World Cancer Day: The importance of germline genetic testing in prostate cancer

By Sarah Nielsen, MS, LCGC

As a healthcare provider, you already know how prevalent and burdensome prostate cancer is on patients and their families. Although the cause of this common, deadly cancer still remains unclear in many men and its etiology continues to be explored. It is now recognized as more than just an inevitable disease of aging. 

Research has shown that at least 1 in 6 men with prostate cancer (regardless of stage of disease) harbor inherited genetic variants that may have significant impact both for the patient and his (male and female) family members.

Knowing patients’ risk can aid in: 

  • tailoring medical and surgical treatment options.

  • designing surveillance approaches for secondary cancers.

  • identifying family members at risk. 

Recent data show that of positive germline results:

8.8% occur in genes with FDA-approved therapy for prostate cancer (PDL-1 inhibitors).         63% occur in genes implying eligibility for open clinical trials for therapeutic agents for prostate cancer or advanced solid tumors.         81% occur in genes with consensus management guidelines for surveillance and risk reduction for prostate and other cancers.

 

Removing barriers 

Genetic testing offers tangible benefits to patients, but it is often underutilized due to cost and accessibility barriers. Invitae is addressing these barriers with the Detect Hereditary Prostate Cancer program, which offers no-charge, sponsored genetic testing and genetic counseling to eligible patients.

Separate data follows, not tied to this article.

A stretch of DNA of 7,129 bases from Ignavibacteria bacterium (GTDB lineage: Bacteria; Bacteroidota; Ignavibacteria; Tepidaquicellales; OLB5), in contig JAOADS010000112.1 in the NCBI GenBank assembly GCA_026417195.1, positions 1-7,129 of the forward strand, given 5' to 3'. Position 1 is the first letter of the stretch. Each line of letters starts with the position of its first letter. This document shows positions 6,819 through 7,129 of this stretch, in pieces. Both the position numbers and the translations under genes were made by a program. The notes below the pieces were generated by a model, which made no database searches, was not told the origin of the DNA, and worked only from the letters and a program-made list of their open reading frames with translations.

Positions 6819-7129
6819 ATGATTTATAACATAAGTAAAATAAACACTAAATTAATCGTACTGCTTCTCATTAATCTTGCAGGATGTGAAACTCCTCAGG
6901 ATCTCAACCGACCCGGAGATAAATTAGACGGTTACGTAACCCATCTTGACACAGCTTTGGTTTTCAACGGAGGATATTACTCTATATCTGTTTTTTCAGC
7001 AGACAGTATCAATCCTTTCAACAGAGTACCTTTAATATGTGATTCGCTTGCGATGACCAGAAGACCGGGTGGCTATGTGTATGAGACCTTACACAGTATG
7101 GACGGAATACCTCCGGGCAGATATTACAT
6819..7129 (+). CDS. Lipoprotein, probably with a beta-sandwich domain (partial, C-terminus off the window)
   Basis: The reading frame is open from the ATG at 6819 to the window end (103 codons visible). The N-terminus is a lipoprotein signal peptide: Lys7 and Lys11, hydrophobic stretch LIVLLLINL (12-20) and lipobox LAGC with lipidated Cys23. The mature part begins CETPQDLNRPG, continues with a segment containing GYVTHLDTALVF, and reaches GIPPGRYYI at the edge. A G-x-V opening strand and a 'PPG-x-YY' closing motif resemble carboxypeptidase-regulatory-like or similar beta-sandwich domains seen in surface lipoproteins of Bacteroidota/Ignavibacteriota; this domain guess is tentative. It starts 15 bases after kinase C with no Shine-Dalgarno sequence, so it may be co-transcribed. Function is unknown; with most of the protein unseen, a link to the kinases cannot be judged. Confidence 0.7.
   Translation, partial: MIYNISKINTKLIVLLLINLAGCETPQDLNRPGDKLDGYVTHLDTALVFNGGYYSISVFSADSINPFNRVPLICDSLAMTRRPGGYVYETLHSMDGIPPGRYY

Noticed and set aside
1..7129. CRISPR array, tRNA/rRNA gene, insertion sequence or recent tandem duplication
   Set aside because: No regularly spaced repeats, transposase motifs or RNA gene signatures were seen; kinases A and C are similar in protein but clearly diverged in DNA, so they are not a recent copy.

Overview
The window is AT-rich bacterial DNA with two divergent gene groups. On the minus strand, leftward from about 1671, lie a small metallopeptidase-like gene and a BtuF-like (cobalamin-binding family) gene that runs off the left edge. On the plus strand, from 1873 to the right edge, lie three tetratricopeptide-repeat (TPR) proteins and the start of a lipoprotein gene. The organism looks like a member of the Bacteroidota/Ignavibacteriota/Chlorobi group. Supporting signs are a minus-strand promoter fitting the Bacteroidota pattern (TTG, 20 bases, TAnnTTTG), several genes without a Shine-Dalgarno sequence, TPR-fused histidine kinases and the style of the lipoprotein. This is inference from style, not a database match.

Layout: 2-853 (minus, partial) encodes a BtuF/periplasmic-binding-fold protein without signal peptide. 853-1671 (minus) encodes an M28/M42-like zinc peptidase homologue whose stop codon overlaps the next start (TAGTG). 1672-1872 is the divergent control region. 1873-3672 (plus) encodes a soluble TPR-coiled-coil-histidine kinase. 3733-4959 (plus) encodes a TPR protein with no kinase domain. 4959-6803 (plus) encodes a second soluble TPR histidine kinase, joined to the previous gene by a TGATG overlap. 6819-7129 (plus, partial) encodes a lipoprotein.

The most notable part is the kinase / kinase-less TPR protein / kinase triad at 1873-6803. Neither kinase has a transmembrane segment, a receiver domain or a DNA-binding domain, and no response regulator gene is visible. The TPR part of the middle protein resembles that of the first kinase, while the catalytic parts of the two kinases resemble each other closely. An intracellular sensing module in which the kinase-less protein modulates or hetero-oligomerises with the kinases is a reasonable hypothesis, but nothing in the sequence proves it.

This program helps bridge the gap between diagnosis and treatment by giving clinicians, patients and biopharma partners access to de-identified genetic information. By expanding access to aggregated genetic information, we can better understand disease and provide better treatment. 

We believe that by removing known barriers to testing, we will uncover a large, diverse cohort of prostate cancer patients that are genetically predisposed to cancer. These patients may benefit from precision medicine in the form of targeted treatment options, applicable clinical trials and tailored management. 

What about all my other patients?

For your unaffected patients, how can you determine if your patients have an inherited risk for prostate cancer? Here are some clues:

  • A family history of prostate cancer (including brothers, father, grandfathers or uncles), especially those with high-grade, advanced or metastatic disease 

  • A family history of breast, ovarian or pancreatic cancer

  • Ashkenazi Jewish ancestry

  • African ancestry

  • Patient or family members have certain genetic risk factors (e.g., BRCA1, BRCA2, ATM, CHEK2)

Invitae makes it easy

All of Invitae’s resources will be available to these patients, including post-test genetic counseling, family variant testing, re-requisition and clinical consultation. We also hope that by simplifying the genetic testing process, we will facilitate cascade testing of family members who may be at increased cancer risk as well. 

It is only with your help that we can accomplish our mission of advancing the field of prostate cancer genetics and improving care for all patients. 

More information—and instructions on how to order—is available on the Detect Hereditary Prostate Cancer program webpage

We look forward to working with you!

 

1. Nicolosi P, Ledet E, Yang S, et al. JAMA Oncol. 2019;5(4):523-8.

 
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